- Citizens who test positive for COVID-19 on a PCR or rapid antigen test, regardless of vaccination status, will be required to self-isolate for five days beginning Friday.
- According to the CBC’s vaccine tracker, 47.79 percent of people aged 18 and up in the province have received their third dose.
Saskatchewan is changing its protocols for self-isolation and close contact. Citizens who test positive for COVID-19 on the PCR or rapid antigen test, despite vaccination status, would have to self-isolate for 5 days starting Friday.
Those who were not fully vaccinated previously had to self-isolate for ten days.
Furthermore, as of Friday, you will not be required to self-isolate if you are a close contact — regardless of vaccination status.
“The Omicron variant is still spreading, resulting in many cases. However, compared to previous waves, significantly fewer cases result in serious outcomes. “At a news conference on Thursday, Health Minister Paul Merriman stated.
Parents and caregivers will no longer be needed to notify schools about positive test results for close contact notification. However, students will be required to remain at home for the duration of their isolation.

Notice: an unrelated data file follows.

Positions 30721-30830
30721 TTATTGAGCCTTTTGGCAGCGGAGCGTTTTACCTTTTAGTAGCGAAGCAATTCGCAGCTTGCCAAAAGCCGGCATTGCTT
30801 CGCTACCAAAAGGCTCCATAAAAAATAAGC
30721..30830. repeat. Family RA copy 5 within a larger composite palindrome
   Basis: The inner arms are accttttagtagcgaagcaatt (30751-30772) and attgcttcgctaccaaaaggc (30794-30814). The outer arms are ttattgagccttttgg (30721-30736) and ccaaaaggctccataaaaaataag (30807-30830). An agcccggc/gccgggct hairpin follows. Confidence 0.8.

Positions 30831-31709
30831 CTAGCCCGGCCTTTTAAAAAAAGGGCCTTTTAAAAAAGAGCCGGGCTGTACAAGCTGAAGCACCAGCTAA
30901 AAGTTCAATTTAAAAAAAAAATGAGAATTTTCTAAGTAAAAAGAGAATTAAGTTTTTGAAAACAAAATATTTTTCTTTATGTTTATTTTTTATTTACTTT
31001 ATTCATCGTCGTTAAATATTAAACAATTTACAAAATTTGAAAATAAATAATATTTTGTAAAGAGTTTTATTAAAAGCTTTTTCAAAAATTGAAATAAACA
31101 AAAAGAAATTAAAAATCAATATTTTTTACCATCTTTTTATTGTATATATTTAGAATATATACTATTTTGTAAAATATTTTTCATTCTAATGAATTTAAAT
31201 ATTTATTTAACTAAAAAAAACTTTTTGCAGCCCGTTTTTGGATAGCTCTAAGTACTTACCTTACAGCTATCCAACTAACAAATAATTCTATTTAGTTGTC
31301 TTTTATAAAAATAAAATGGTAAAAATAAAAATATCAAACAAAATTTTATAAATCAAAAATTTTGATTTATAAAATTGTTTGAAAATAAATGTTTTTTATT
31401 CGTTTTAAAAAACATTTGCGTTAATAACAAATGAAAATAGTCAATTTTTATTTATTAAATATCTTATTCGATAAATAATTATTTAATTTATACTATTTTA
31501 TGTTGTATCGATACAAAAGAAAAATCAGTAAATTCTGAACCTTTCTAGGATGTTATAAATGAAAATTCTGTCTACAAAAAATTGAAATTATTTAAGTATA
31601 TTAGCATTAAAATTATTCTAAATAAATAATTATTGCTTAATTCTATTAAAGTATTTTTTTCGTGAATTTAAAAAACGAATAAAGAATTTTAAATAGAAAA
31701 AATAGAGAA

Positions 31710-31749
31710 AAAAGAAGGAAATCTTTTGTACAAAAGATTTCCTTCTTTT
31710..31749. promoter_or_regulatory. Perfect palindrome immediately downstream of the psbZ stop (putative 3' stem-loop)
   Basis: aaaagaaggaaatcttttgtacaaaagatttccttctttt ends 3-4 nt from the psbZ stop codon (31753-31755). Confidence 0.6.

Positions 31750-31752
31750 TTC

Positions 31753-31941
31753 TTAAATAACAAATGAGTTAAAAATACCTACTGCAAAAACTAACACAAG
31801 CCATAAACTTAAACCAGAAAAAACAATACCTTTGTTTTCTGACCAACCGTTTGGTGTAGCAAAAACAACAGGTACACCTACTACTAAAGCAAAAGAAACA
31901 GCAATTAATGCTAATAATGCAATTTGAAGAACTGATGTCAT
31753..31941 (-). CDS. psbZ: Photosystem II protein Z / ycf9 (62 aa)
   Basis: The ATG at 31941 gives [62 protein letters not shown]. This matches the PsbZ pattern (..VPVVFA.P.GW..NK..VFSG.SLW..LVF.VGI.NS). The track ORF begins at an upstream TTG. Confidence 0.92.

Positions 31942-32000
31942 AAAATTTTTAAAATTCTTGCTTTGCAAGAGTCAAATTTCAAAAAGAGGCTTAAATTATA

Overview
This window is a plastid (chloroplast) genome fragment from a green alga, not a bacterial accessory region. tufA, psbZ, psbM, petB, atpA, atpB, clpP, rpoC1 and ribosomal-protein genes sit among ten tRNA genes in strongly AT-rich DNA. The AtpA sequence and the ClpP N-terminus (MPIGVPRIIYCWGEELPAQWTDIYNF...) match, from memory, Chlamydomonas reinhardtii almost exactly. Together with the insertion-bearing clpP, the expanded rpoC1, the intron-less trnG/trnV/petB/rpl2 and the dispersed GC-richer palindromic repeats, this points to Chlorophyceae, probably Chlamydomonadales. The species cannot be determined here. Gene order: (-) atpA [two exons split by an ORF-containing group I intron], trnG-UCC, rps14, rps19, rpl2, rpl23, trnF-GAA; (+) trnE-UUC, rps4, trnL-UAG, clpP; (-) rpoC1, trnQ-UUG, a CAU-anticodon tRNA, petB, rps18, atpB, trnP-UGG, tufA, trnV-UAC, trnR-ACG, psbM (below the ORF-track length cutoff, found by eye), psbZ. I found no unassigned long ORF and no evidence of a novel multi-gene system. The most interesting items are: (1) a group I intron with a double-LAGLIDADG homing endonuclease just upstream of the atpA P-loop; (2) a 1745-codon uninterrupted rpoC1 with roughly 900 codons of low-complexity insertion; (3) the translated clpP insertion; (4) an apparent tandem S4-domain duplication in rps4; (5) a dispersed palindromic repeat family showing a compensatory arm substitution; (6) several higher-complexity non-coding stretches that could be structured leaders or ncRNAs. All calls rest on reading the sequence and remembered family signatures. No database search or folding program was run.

Current public health orders in Saskatchewan, including indoor masking, proof of vaccination, and negative test requirements, will remain in effect until the end of February.
According to Dr. Saqib Shahab, the provincial chief medical health officer, getting vaccinated, including a booster shot, will be critical in managing the pandemic in the future.
According to the CBC’s vaccine tracker, the provincial rate of individuals 18 and older who have got third doses is 47.79 percent. Manitoba, Ontario, Quebec, Nova Scotia, Newfoundland, the Northwest Territories, and Yukon are Saskatchewan.
‘A string of misfortunes’
According to NDP Leader Ryan Meili, the govt’s decisions during the Omicron wave have been a “series of disappointments.”
At a press conference on Thursday afternoon, Meili stated, “Scott Moe, as well as his choices, are actively working on expanding Omicron.”
Dr. Alex Wong, an infectious infection specialist in Regina, believes that eliminating case notification in schools, eliminating the requirement for close contacts to self-isolate, and shortening the self-isolation period are all steps implemented too soon.
“Every jurisdiction globally is thinking about what the fresh normal will look like, and we also have to figure out what it will look like… Having said that, the conflict for me is that we’re currently amid our Omicron surge, “Wong told CBC News about it.
COVID-19-related hospitalizations in Saskatchewan have surpassed levels not seen since the province’s fourth wave peaked, and there is no sign of them slowing down.
Relaxing isolation protocols and failing to notify schools of COVID cases, according to Wong, “facilitates the virus’s spread.”
“All I wish we could have done was wait a few more weeks,” Wong said.
Source: CBC News